II Corinthians 12:9-10

"And he said unto me, My grace is sufficient for thee: for my strength is made perfect in weakness. Most gladly therefore will I rather glory in my infirmities, that the power of Christ may rest upon me. Therefore I take pleasure in infirmities... for Christ's sake: for when I am weak, then am I strong."
II Corinthians 12:9-10

Thursday, June 21, 2012

The Gait Lab

There's a special section in Shriners Hospitals for Children in Chicago called the Gait Lab. And this month I had my 3rd trip there.

My first experience in the lab was the day before my spinal fusion. And I didn't enjoy it much, to say the least, due to a little bit of pre-op anxiety. But each time after has been very fun, and the workers are great and know me by name. So what goes on during these appointments?

First, we do walking and bending tests. They have me change into shorts and a tank top, and then they put these interesting robot-looking parts on me.

After they finish assembling me, I walk back and forth along the dark tiles seen in the picture above. The cameras on the walls and on tripods send a picture to the computer, which picks up the parts attached to my joints, and connects the dots. So then on the computer screen, you can see a stick figure walking back and forth. Then I bend forward and backward, lean side to side, and twist both directions to test my flexibility. The purpose is to compare pre-op motion to post-op, to see not only how much my range of motion has changed, but to see if I am more symmetrical and balanced after surgery than when I was more crooked.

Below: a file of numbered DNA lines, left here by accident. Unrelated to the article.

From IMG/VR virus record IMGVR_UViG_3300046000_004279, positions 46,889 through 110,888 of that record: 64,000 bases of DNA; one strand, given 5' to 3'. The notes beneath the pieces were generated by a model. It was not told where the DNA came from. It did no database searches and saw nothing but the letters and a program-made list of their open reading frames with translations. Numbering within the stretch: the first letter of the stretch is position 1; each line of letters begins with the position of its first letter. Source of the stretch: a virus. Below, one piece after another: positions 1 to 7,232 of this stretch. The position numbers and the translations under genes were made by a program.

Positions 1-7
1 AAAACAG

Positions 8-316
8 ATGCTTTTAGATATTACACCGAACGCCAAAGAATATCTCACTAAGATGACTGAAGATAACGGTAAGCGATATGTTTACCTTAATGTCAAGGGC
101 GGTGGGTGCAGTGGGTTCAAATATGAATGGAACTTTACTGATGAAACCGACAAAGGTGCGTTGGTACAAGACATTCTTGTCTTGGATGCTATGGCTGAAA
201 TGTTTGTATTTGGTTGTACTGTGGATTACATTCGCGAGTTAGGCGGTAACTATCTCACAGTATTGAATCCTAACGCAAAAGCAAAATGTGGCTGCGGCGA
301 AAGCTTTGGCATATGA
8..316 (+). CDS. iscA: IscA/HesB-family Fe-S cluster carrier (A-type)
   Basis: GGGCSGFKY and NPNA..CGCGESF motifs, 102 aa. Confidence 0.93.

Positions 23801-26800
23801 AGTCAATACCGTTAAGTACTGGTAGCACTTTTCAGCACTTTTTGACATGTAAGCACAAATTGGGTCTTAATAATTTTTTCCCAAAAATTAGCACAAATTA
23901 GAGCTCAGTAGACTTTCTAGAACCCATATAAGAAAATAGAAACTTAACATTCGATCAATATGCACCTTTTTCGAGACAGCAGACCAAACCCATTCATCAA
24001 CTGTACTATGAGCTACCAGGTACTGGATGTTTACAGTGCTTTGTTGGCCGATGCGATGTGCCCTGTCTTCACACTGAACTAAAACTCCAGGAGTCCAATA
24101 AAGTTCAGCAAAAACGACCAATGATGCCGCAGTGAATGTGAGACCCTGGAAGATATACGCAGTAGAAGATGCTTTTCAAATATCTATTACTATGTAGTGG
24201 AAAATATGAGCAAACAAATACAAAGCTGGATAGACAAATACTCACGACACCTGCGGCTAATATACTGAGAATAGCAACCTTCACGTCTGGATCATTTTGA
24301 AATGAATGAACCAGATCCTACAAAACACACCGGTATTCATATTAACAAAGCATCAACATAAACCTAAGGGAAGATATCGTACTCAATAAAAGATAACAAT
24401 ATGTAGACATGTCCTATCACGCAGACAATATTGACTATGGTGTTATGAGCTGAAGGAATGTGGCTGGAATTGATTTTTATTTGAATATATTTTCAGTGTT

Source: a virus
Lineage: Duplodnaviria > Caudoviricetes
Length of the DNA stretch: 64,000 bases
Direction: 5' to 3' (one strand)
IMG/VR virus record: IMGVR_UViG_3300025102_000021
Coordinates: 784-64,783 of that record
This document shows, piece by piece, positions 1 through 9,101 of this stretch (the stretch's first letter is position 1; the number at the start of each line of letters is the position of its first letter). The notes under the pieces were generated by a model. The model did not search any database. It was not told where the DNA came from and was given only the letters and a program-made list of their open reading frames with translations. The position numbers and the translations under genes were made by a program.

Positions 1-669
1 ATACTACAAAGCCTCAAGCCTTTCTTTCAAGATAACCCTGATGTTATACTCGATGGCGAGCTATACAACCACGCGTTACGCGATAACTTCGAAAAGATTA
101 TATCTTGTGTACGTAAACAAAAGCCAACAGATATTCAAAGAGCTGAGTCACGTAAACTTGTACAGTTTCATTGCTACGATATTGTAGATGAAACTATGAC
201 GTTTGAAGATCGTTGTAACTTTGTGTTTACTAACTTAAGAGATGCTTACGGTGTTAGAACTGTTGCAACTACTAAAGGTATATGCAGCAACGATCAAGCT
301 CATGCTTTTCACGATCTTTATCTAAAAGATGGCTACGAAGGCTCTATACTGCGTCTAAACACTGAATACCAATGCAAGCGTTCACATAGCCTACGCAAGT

When that part is over (which takes a good deal of time), we move on to the balance tests, which is my favorite.  They hook me up to a harness and I step inside a panel with a screen in front of me.

A series of different tests are done. One is a lot like playing Wii Fit. There is a green person in the middle of the screen, and by leaning, you have to move him to each of the boxes that make a circle around him. And no cheating. Feet must remain grounded. My favorite test is when I have to stand as still as possible. If I move, the panel around me does too. Level two: If I move, the floor underneath me moves, as well. Level three: Do the same thing, but with my eyes closed. (That's the reason for harnessing the patient.)

According to the workers, my scores are always significantly higher than others'. I give the credit to high school cheerleading.

After a fairly long, but enjoyable, visit, I get to choose a prize for participating in the Gait Lab research. This time, the chosen item was an "anatomically correct spinal column key chain".

Three visits down, one more to go. My last one will be my 5-year post-op check. Wow! And then, it's good-bye to the Gait Lab.